California is filled with people who strive to become successful in the entertainment field. While most people likely think of actors and singers when they think of money-making films and television shows, the creative forces behind the success of many movies are really those who write scripts. Unfortunately, some writers often feel that their ideas are used without proper credit, potentially prompting their desire for legal recourse, including litigation.
For example, three writers have recently filed a lawsuit against the Walt Disney Company. According to the lawsuit, the plaintiffs began working with Disney in 2000 when they submitted a screenplay called "Red Hood." While working with Disney to create that film, they claim they came up with the idea of "Pirates of the Caribbean." Some of their ideas for the lawsuit were based on Disney's ride of the same name.
The lawsuit claims that Disney used many of their ideas -- including the creation of what they described as a "new genre of pirate" in the film's main character, Captain Jack Sparrow. However, the plaintiffs argue that despite Disney's use of the elements contained in their original script, they were never appropriately credited or compensated. In fact, they argue, Disney has a history of stealing works from others, specifically citing "Toy Story" and "Lion King," among others. In addition to punitive damages, they are asking that the franchise be ended; Disney claims that the lawsuit is without merit.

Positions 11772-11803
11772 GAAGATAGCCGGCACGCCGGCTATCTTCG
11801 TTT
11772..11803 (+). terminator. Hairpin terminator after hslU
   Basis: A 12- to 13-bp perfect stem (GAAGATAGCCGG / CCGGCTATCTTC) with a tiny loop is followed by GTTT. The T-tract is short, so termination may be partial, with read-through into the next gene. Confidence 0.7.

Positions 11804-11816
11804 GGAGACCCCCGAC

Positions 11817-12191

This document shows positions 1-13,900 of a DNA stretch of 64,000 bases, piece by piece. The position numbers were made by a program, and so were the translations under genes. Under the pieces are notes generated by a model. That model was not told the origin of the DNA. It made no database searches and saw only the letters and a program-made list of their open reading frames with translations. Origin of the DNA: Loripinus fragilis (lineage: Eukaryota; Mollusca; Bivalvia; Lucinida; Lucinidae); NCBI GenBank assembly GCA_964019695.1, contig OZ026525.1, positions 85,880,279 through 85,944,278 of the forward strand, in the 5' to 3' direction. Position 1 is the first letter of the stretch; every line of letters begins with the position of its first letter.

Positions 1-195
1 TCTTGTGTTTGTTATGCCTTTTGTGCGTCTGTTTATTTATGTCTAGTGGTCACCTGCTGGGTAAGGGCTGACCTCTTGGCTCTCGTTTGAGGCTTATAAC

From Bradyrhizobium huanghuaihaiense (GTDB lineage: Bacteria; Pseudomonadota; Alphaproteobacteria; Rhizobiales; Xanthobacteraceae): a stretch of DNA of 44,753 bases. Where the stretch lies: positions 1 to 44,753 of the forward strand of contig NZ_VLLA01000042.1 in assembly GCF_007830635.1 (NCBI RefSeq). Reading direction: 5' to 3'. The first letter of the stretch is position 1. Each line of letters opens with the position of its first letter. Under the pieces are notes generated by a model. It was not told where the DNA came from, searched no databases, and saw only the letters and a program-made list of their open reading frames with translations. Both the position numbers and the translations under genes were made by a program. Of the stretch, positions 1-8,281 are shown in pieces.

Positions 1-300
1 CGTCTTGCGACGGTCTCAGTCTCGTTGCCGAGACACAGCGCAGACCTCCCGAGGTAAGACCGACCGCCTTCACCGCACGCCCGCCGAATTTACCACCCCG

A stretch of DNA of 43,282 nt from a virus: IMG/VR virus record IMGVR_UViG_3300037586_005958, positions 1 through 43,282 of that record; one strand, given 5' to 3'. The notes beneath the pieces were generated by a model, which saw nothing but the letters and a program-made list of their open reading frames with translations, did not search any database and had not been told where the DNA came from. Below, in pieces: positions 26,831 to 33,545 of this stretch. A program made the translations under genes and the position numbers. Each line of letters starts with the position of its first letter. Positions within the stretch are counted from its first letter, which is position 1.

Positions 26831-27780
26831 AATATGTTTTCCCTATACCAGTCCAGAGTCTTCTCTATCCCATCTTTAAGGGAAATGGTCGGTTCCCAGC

The people who put their efforts into creating their art -- whether it is a screenplay or other form of artistic expression -- likely want nothing more than for their work to be experienced by a wide audience. However, many are forced to turn to litigation in order to protect their intellectual property. An attorney with experience with such cases can help victims in California fully understand their rights and legal options.
Source: thedenverchannel.com, "Lawsuit: Disney stole idea for 'Pirates of the Caribbean' from 3 Colorado authors," Robert Garrison, Nov. 15, 2017